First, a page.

Offbeat Betting: Volcano betting gathering steam

by Carolyn Gramling
Thursday, January 5, 2012

You never quite know when a given volcano is going to erupt — but you can bet on it. Ireland’s biggest bookmaker, Paddy Power, jetted to fame among geologists in early January, when it announced its latest novelty bet: which of a handful of famous volcanoes around the world would be the next to powerfully erupt.

The idea began with an eruption. In mid-December 2009, Mount Mayon volcano in the Philippines began spewing ash clouds and lava. The eruption attracted the attention of some eager betters, who lobbied for the opportunity to take their chances on other twitchy volcanoes. Within a week, Paddy Power obliged, determining eruption odds for about a dozen volcanoes around the world.

Since then, the list has continued to grow, as betters request odds for their favorite volcanoes; the odds for each volcano on the list, according to Paddy Power spokesperson Ken Robertson, are determined with the help of an anonymous “London-based geologist.” The payoff will come from the first volcano to erupt with a Volcanic Explosivity Index (VEI) of at least 3, on a scale ranging from 0 (non-explosive, like many Hawaiian eruptions) to 8 (mega-colossal, with long-lasting effects on climate and landscape, like the eruption of Indonesia’s Toba 74,000 years ago). VEI is based on how much ash and lava the volcano erupts, the height of the ash cloud, and other factors.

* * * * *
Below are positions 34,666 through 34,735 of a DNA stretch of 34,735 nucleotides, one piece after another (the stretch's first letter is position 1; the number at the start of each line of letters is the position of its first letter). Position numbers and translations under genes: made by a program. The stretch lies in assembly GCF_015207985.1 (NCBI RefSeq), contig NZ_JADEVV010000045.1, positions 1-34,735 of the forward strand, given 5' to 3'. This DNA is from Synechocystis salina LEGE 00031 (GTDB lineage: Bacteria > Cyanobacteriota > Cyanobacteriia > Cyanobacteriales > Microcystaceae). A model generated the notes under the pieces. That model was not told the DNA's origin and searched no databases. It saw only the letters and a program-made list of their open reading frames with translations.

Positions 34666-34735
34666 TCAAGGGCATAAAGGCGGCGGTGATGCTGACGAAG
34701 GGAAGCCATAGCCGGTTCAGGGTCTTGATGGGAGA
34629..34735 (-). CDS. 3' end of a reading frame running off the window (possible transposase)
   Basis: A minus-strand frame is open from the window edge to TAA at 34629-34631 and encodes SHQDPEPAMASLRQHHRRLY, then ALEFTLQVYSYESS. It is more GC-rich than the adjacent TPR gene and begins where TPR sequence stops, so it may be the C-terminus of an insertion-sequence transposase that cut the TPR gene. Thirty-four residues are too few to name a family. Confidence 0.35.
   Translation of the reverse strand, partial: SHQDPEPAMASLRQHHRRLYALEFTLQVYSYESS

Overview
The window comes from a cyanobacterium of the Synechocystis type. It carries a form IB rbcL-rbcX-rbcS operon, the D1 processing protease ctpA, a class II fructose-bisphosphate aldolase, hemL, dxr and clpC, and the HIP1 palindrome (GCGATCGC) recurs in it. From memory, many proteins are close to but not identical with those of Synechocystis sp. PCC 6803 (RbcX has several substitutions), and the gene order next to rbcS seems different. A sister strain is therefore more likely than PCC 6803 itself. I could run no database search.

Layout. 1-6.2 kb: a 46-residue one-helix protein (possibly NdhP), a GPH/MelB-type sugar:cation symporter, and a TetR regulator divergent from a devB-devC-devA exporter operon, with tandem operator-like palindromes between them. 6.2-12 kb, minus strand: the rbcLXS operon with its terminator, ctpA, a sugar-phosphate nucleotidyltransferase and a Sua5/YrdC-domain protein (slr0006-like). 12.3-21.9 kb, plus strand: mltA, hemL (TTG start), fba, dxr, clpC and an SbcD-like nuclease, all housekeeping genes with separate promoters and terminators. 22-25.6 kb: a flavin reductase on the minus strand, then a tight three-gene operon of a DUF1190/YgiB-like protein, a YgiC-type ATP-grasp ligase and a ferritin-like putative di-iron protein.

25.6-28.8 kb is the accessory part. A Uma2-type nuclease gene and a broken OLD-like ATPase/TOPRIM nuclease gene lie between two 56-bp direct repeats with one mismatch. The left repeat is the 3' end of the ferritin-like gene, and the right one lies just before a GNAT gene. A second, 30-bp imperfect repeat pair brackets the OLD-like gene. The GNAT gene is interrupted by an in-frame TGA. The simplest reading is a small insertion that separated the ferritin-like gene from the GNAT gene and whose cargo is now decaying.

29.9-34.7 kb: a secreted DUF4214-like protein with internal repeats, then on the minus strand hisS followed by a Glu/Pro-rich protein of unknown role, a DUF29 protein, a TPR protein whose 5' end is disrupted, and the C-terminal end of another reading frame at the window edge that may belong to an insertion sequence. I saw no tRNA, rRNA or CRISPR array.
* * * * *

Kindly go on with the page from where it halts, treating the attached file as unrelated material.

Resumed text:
Japan’s Mount Unzen is still the odds-on favorite at 3-1, with other famous volcanoes (the Congo’s Nyiragongo, 4-1, and Hawaii’s Mauna Loa, 9-1) close behind. But a dark horse candidate emerged in March, when an Icelandic volcano near Eyjafjallaj√∂kull glacier, 75 meters east of Reykjavik, erupted with a VEI of 1 after remaining quiet for 200 years. The volcano was quickly added to the list the next day, with Paddy Power offering odds of 28-1. “Quite a few people started getting into it,” Robertson says.

In mid-April, when Eyjafjallaj√∂kull erupted again, hundreds of betters rushed overnight to place bets on the volcano, prompting Paddy Power to slash the odds to 5-1 to reduce the company’s potential liability. In late April, as the eruption continued, Paddy Power offered a second betting option: When the eruption would stop.

Although most of the betting at Paddy Power is on sports events, politics and celebrity gossip, many of the site’s novelty bets comprise a grim lineup of science-related speculations, such as “Extinction Specials” (a recent bet was on the polar bear count by the World Wildlife Fund as of Dec. 31, 2011). Another novelty bet involves the setting of the Doomsday Clock, a giant clock at the University of Chicago that since 1947 has allegorically told the time of man’s proximity to global destruction (currently set at six minutes to “midnight”). Betters can gamble on when it will next be reset, and whether the reset will put us closer to doom (five minutes, 11-8 odds) or farther away (seven minutes, 4-1 odds).

For anyone in the U.S. who is mulling over whether to place a volcano bet, however — don’t bother: Paddy Power is not currently accepting bets from people across the pond, where it is still illegal in many states to engage in online gambling.

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